Apple’s Mac Studio is an elegantly designed desktop PC that fits into tight spaces. It’s also one of the quietest desktops you’ll find, making it an unobtrusive choice, while also providing surprisingly fast performance.
But while the Mac Studio offers decent connectivity, it’s also a sealed enclosure with zero expandability. What you order is what you’ll have forever, so choosing carefully when configuring your Mac Studio is vital. This guide will help you make the right decisions.
|3.7 x 7.7 x 7.7 inches
|M2 Max 12-core CPU/30-core GPU
M2 Max 12-core CPU/38-core GPU
M2 Ultra 24-core CPU/60-core GPU
M2 Ultra 24-core CPU/76-core GPU
|Apple CNC aluminum
|32GB unified (M2 Max)
96GB unified (M2 Max 38-core GPU)
128GB unified (M2 Ultra)
192GB unified (M2 Ultra)
|512GB SSD (M2 Max)
|4 x USB-C with Thunderbolt 4 on rear
2 x USB-C on front (M2 Max)
2 x USB-C with Thunderbolt 4 on front (M2 Ultra)
2 x USB-A on back
1 x HDMI
1 x 10GB Ethernet
3.5mm audio jack on back
SD card reader on front
|Wi-Fi 6E, Bluetooth 5.3
The Mac Studio is available in two basic configurations, the M2 Max and M2 Ultra versions. I’ll get to performance below, but for now, let’s look at the pricing.
The M2 Max version starts at $1,999 with an M2 Max 12/30, 32GB of RAM, and a 512GB SSD. You can configure the M2 Max 12/38 version with up to 96GB of RAM and an 8TB SSD, for $5,399.
The M2 Ultra Mac Studio is more expensive, with a base price of $3,999 for an M2 Ultra 24/60, 64GB of RAM, and a 1TB SSD. The most powerful Mac Studio has an M2 Ultra 24/76, 192GB of RAM, and an 8TB SSD, costing a jaw-dropping $8,799.
Consider these prices as we discuss the differences between the various configurations.
We haven’t tested all configurations of the Mac Studio, so we can only approximate performance. But that’s enough to give you an idea of the relative speed differences between the M2 Max and M2 Ultra.
In the table below, I use the MacBook Pro 14 M2 Max as a proxy for the M2 Max Mac Studio. The desktop will likely be faster than the laptop, thanks to better thermal performance. I list the M2 Ultra with 60 GPU cores, so adjust accordingly when thinking about the version with 76 GPU cores.
As you can see, the two chipsets will perform similarly in single-core CPU tasks, while the M2 Ultra will dramatically improve on the M2 Max in multi-core applications. Similarly, the M2 Ultra has as many as twice the GPU cores, meaning it will be significantly faster in applications that utilize the GPU. This includes gaming and applications like those in Adobe’s Creative Suite.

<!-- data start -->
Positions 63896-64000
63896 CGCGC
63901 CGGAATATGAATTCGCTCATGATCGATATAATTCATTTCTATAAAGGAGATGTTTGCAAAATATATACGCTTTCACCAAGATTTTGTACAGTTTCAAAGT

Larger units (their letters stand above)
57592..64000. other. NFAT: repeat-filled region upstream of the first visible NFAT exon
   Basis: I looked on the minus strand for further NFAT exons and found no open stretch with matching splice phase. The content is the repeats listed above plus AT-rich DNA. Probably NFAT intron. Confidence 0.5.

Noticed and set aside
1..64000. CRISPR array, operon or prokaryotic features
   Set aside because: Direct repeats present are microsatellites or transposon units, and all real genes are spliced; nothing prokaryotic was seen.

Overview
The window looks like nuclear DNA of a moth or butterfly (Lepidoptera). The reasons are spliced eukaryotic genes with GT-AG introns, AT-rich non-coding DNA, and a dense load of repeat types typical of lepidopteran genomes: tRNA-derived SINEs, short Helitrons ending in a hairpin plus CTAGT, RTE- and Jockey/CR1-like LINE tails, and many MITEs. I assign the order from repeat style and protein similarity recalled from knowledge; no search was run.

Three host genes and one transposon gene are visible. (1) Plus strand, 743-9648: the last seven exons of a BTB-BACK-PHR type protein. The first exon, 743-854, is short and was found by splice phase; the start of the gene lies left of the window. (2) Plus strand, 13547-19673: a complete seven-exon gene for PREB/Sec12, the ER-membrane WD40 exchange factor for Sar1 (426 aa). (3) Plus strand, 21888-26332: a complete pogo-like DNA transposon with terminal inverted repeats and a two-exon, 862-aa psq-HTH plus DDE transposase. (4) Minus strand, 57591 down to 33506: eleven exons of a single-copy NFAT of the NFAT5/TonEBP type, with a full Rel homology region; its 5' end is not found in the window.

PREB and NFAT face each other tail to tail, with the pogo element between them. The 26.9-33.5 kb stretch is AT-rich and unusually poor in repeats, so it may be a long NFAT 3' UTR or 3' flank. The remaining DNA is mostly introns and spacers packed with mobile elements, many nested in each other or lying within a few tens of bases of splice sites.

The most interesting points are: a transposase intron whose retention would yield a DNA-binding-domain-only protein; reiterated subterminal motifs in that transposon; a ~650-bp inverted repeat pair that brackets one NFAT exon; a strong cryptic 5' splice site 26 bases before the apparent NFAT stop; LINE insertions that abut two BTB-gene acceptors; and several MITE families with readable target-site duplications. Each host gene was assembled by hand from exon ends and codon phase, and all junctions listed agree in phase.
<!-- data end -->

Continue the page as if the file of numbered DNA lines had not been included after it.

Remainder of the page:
Productivity users won’t notice as much difference, therefore, as those who perform demanding creativity tasks.
(single / multi)
(M2 Ultra 24/60)
|2,681 / 21,201
|MacBook Pro 14
(M2 Max 12/38)
|2,668 / 14,422
As mentioned above, you won’t be able to upgrade RAM or storage. So, you’ll want to configure your Mac Studio with as much RAM as you think you’ll need. Apple Silicon machines use unified RAM, meaning some is used for the CPU and some for the GPU. The good thing is that the minimum RAM you can buy with a Mac Studio is 32GB, which is enough for most (but not all) productivity users.
But if you’re a professional creator who wants to eke out as much performance as possible, you’ll want as much RAM as possible. That’s why the M2 Ultra version, which is the chipset you’ll likely want to choose, can be configured with up to a whopping 192GB of RAM. The M2 Max version can “only” handle 96GB if you choose the fastest M2 Max (64GB if you choose the base version).
Storage is another consideration. All versions of the Mac Studio can be configured with between 1TB and 8TB of SSD storage, while the M2 Max version also offers a 512GB option. Storage isn’t as critical, though, because you can always add external storage. Nevertheless, you’ll want to consider how much high-speed storage you’ll require because internal SSDs will always be faster than those attached via ports.
There are two more points of consideration: display support and how many Thunderbolt 4 ports you need. As you might imagine, the M2 Ultra model has better connectivity.
To begin with, the M2 Max version has four USB-C ports with Thunderbolt 4 support on the back, with another two USB-C ports on the front. With the M2 Ultra, all six USB-C ports support Thunderbolt 4.
More importantly, though, the M2 Ultra model supports more displays. It’s complicated, but to put it simply, the M2 Ultra version supports up to eight displays in various combinations. The M2 Max models support up to five displays. Refer to Apple’s description above for the details.
In both cases, most users will find the M2 Max model provides more than enough connectivity and display support. But if you’re in the minority and need more of either or both, then the M2 Ultra model is for you.
If you’re not in a hurry to buy a Mac Studio, you might consider waiting. The recently introduced M3 Max gives the M2 Ultra a run for its money, and the M3 Ultra is likely to be even faster yet.
Nobody knows yet when the Mac Studio will be upgraded with the newer chipsets, but it’s looking like it may not be until the later part of 2024. If you have a compelling reason to buy a Mac Studio today, by all means do so. But if you can wait, you’re likely to enjoy an even faster machine.
- Apple could fix the MacBook lineup with this one change
- Macs may finally be moving on from 2020
- Here’s how the M3 Max chip compares to the most powerful Windows laptops
- This simple app changed how I use my Mac forever
- 7 key settings in macOS Sonoma you should change right now